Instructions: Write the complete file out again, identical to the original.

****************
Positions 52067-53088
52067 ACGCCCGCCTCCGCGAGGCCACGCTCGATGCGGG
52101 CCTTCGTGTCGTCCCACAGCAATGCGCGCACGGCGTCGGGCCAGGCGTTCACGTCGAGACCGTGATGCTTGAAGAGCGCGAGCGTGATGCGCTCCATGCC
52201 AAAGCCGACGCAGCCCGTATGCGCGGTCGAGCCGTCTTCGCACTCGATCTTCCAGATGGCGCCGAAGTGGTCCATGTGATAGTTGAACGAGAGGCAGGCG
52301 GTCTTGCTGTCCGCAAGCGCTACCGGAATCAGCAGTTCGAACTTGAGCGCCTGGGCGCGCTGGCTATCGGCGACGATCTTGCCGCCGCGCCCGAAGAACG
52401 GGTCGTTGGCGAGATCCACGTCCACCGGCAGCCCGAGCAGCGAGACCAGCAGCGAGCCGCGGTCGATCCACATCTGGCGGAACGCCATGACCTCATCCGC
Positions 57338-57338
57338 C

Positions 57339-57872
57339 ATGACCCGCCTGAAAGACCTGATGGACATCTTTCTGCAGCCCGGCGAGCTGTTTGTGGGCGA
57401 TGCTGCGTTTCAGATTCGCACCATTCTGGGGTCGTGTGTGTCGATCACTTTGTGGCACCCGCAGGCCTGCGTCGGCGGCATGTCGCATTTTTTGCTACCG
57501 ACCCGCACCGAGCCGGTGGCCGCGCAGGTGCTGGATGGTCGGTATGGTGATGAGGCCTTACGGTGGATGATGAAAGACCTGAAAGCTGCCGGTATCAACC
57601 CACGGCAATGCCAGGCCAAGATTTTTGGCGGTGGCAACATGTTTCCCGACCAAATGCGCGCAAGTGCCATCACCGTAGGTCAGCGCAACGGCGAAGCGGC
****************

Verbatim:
Positions 52067-53088
52067 ACGCCCGCCTCCGCGAGGCCACGCTCGATGCGGG
52101 CCTTCGTGTCGTCCCACAGCAATGCGCGCACGGCGTCGGGCCAGGCGTTCACGTCGAGACCGTGATGCTTGAAGAGCGCGAGCGTGATGCGCTCCATGCC
52201 AAAGCCGACGCAGCCCGTATGCGCGGTCGAGCCGTCTTCGCACTCGATCTTCCAGATGGCGCCGAAGTGGTCCATGTGATAGTTGAACGAGAGGCAGGCG
52301 GTCTTGCTGTCCGCAAGCGCTACCGGAATCAGCAGTTCGAACTTGAGCGCCTGGGCGCGCTGGCTATCGGCGACGATCTTGCCGCCGCGCCCGAAGAACG
52401 GGTCGTTGGCGAGATCCACGTCCACCGGCAGCCCGAGCAGCGAGACCAGCAGCGAGCCGCGGTCGATCCACATCTGGCGGAACGCCATGACCTCATCCGC
Positions 57338-57338
57338 C

Positions 57339-57872
57339 ATGACCCGCCTGAAAGACCTGATGGACATCTTTCTGCAGCCCGGCGAGCTGTTTGTGGGCGA
57401 TGCTGCGTTTCAGATTCGCACCATTCTGGGGTCGTGTGTGTCGATCACTTTGTGGCACCCGCAGGCCTGCGTCGGCGGCATGTCGCATTTTTTGCTACCG
57501 ACCCGCACCGAGCCGGTGGCCGCGCAGGTGCTGGATGGTCGGTATGGTGATGAGGCCTTACGGTGGATGATGAAAGACCTGAAAGCTGCCGGTATCAACC
57601 CACGGCAATGCCAGGCCAAGATTTTTGGCGGTGGCAACATGTTTCCCGACCAAATGCGCGCAAGTGCCATCACCGTAGGTCAGCGCAACGGCGAAGCGGC